“Some of them were in a storage unit at the Baltimore City Public Schools. Some of them were in Catherine Pugh‘s home. Some of them were at City Hall. Some of them were at a storage unit belonging to a friend of hers,“ the special agent said. “She didn’t just store them. She use them as campaign pamphlets, campaign giveaways. So there’s no way to track all of them down.“

As for Pugh, in public remarks after her federal sentencing last year, she claimed she learned her lesson.

“None of this was intentional,” Pugh told reporters.

“I think the first thing I should do is apologize to the citizens of Baltimore, who put their faith and trust in me as their mayor,” she said.

Earlier this year, Pugh begged then-President Trump for clemency to get her out of prison. He never granted her request.

“What message do you hope this case sends to the public?” Hellgren asked Parr. “We want public officials to follow the rules. We want them not to use their office for personal gain. That’s really what it comes down to,” Parr said.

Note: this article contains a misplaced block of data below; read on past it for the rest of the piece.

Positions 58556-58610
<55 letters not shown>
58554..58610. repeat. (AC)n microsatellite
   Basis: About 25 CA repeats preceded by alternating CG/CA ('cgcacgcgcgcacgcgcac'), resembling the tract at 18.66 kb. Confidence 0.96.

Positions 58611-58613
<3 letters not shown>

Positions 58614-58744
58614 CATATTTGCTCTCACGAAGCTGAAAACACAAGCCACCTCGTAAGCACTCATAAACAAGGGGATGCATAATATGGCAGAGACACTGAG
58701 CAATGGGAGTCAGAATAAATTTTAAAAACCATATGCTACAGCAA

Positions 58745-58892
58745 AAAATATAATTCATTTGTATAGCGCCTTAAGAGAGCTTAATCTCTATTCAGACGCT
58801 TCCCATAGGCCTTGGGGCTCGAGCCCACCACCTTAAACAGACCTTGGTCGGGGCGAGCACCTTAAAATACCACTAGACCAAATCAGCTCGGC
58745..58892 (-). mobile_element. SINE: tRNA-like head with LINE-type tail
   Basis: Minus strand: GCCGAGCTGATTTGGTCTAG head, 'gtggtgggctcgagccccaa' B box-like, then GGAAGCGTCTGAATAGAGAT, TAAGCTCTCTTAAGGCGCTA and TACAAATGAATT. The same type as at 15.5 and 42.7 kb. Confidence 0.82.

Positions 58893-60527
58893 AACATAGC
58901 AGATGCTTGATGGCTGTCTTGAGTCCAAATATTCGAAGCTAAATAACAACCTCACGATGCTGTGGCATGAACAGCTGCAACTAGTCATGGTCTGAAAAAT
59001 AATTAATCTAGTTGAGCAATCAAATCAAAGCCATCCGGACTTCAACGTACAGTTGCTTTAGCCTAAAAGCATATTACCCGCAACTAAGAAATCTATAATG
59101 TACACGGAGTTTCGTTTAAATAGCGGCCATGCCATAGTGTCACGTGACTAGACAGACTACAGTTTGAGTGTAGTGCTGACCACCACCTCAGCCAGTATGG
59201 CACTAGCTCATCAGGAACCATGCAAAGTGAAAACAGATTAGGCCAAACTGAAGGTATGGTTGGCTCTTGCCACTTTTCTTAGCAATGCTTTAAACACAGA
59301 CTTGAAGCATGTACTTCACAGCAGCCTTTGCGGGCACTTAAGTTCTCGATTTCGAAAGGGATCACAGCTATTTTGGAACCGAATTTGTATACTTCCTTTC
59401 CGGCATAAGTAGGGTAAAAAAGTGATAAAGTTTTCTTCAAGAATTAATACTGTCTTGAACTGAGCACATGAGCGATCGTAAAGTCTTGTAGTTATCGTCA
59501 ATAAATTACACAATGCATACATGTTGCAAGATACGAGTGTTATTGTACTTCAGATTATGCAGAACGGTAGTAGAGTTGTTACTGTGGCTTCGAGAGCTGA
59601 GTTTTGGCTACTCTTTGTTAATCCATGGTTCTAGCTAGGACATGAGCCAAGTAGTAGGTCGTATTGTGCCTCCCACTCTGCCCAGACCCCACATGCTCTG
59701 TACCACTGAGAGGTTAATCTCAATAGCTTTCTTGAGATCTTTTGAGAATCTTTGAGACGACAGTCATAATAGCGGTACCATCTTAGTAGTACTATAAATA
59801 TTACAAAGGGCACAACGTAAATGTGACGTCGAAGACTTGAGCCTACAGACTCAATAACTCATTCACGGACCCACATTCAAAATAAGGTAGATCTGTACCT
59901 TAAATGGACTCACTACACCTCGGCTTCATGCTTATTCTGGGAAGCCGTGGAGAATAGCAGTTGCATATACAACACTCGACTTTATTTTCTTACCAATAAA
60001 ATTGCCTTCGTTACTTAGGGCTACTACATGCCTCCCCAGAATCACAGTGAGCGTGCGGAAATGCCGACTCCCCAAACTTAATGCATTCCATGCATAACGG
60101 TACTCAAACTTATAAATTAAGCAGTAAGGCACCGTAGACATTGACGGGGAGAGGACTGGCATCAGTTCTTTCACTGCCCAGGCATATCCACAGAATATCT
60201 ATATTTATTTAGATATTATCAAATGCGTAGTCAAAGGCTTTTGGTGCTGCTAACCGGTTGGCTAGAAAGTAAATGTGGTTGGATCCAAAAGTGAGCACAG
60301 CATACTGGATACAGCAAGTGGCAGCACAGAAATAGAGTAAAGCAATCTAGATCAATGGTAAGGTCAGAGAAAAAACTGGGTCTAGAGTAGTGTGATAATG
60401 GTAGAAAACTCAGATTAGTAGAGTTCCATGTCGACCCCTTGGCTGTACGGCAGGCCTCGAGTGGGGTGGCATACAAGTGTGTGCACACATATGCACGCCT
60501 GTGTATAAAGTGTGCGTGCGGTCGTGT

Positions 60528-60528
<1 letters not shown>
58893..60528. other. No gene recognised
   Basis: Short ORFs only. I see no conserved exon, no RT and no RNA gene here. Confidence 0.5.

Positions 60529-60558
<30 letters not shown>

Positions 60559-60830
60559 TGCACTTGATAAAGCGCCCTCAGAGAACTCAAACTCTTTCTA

“It’s a shame that public officials abuse their position of trust. And it seems to have been a past issue with Baltimore. This case brings it up again. Hopefully, the voters can find people they trust to lead this community in the right direction.”

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Other public officials ensnared in recent investigations include former state Senator Nathaniel Oaks, former Baltimore Police Commissioner Darryl DeSousa and former Delegate Cheryl Glenn. Federal investigators also sent many members of the Baltimore police Gun Trace Task Force to prison.